LinkedIn has a similar functionality to Facebook when it comes to audiences – allowing you to create ads to target either cold or warm audiences and gives you the opportunity to really drill down and target very specific users. 

Are LinkedIn ads expensive?

This question is really important for me.  Having worked in Facebook ads for a number of years, I’ve been able to produce really cost effective results for clients. Being able to help small businesses harness the power of Facebook advertising cost effectively has been key to growing my client base, so I want to know that LinkedIn is able to produce a similar ROI for my clients. 

Now bearing in mind I haven’t experimented with LinkedIn ads yet, the information I have on pricing and cost effectiveness is garnered from what I’ve learnt from others.

As you would surmise, LinkedIn is considered strictly for business (rather than Facebook and Instagram which are very much a mix of business, pleasure, social, friends and family etc) and as such, the advertising platform reflects this.

B2B businesses appear to be the best candidates for LinkedIn advertising, and particularly companies that are prepared to work with a fairly reasonable budget. From what I can see, those companies in the B2C arena are best placed sticking with Facebook and Instagram. Whilst it’s probably not impossible for B2C companies to generate new leads and sales on LinkedIn, it doesn’t appear that it would be a cost effective move.  Personally, knowing that I can generate strong leads for my clients from as little as £1 a day on Facebook, this would deter me from persuading many of my clients across to LinkedIn advertising.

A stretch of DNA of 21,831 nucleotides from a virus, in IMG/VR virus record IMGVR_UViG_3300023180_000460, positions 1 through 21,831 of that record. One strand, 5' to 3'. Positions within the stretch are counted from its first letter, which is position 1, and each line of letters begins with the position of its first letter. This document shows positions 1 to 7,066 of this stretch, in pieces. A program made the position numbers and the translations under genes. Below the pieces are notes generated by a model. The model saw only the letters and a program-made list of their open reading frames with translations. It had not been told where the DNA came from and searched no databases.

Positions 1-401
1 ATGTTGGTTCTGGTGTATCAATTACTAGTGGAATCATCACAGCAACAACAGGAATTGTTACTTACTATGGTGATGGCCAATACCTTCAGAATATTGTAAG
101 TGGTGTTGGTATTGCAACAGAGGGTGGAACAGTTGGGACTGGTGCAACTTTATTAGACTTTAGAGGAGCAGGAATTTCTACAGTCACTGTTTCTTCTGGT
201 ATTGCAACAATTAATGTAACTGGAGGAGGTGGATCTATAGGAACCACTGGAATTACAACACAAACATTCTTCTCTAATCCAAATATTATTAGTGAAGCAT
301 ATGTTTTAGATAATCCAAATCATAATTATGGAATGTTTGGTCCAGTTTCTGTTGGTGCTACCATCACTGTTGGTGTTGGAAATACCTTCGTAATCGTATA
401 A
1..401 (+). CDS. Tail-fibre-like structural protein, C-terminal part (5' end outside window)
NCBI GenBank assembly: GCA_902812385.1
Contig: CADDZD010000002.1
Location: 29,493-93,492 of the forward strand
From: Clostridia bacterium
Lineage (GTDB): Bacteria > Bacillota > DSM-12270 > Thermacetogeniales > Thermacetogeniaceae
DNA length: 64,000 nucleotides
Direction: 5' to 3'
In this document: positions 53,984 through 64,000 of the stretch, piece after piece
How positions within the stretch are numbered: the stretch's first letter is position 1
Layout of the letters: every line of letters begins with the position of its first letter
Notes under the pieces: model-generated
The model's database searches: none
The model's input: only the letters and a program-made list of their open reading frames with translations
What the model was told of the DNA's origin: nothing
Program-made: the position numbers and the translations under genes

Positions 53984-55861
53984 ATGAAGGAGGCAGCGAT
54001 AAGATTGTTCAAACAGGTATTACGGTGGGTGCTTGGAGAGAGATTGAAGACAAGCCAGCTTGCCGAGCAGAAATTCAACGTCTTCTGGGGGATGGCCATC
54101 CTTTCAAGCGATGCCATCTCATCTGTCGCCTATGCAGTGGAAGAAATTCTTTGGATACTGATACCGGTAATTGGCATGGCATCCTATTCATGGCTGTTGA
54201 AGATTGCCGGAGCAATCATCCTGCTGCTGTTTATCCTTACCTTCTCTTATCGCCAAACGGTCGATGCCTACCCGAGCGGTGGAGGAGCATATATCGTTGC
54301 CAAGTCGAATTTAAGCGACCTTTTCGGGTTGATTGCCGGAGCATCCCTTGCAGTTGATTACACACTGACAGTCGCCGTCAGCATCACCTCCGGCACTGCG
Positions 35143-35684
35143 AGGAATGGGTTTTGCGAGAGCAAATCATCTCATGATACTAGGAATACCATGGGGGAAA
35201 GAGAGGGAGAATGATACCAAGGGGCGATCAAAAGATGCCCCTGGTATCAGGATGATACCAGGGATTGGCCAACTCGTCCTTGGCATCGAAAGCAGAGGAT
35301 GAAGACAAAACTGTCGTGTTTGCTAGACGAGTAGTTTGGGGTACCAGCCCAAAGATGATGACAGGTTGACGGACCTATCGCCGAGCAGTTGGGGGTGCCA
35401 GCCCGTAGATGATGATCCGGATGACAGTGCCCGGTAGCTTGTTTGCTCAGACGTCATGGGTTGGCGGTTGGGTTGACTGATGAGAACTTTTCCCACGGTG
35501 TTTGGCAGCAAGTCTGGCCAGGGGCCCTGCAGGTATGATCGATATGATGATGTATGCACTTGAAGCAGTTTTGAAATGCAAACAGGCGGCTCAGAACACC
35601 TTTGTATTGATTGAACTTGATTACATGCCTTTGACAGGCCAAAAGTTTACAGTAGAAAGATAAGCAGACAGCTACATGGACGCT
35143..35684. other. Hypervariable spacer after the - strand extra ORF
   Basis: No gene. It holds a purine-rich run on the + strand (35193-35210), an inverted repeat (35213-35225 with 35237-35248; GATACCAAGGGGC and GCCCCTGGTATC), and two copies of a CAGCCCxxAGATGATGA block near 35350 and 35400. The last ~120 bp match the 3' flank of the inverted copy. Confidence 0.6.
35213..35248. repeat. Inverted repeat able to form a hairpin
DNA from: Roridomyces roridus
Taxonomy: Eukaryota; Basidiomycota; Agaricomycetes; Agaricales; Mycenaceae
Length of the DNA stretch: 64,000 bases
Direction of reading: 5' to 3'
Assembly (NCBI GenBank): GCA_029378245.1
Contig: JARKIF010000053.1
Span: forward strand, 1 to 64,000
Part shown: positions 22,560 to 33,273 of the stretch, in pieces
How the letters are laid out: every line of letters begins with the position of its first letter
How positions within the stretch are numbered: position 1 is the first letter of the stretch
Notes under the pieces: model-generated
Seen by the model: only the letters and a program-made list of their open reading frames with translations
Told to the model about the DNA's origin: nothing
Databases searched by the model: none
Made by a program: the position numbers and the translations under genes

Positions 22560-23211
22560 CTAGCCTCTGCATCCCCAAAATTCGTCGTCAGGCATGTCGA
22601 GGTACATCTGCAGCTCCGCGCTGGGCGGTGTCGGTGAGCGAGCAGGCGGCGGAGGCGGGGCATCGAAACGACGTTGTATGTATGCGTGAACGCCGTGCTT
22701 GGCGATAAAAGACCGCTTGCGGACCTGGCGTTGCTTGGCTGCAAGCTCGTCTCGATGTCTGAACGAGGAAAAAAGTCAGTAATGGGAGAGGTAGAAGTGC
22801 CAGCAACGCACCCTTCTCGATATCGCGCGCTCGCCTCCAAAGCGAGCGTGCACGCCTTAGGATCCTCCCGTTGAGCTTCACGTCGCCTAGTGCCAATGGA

As I understand it, LinkedIn recommends working with a budget of $5,000 per month and on average most companies pay $5.26 per click (CPC),  $6.59 per 1000 impressions (CPM) and $0.80 per send (CPS) when advertising on LinkedIn. 

Cost-per-click (CPC): You pay when people click on your ad. This is the best option if you want to drive traffic to your page. 

Cost-per-impression (CPM): Is where you’re paying for every 1000 impressions. So you’re paying for people to view your ad, but not necessarily interact with it. The main goal here would be raising brand awareness.

Cost-per-send (CPS): This is the cost when you send information through sponsored InMail, and your ad message goes directly to your target audience in their LinkedIn mailbox.

Do you think you’re ready for LinkedIn ads?

Whilst the need for larger budgets might be a little off-putting, nothing I’ve learnt to date has made me think that LinkedIn ads aren’t an area I should explore for my clients.

I think the key will very much be understanding the different nature of LinkedIn, in comparison to Facebook and Instagram. It’s a business platform, so the copy and images will need to be more reflective of that – lots of focus on the features and benefits of the products and services, rather than the emotive copy used on other platforms.

I always test, test and test again with ads on Facebook, and I’ll be applying the same tactic to LinkedIn.

I will be running LinkedIn ads for clients over the next month or two, so will report back my findings in a new blog, when I’ve had the opportunity to get really hands on with the ad set up and management.

In the meantime, I shall remain the biggest supporter of Facebook ads, so don’t forget to book in your Power Hour so we can work out a plan for getting you up and running with Facebook ads.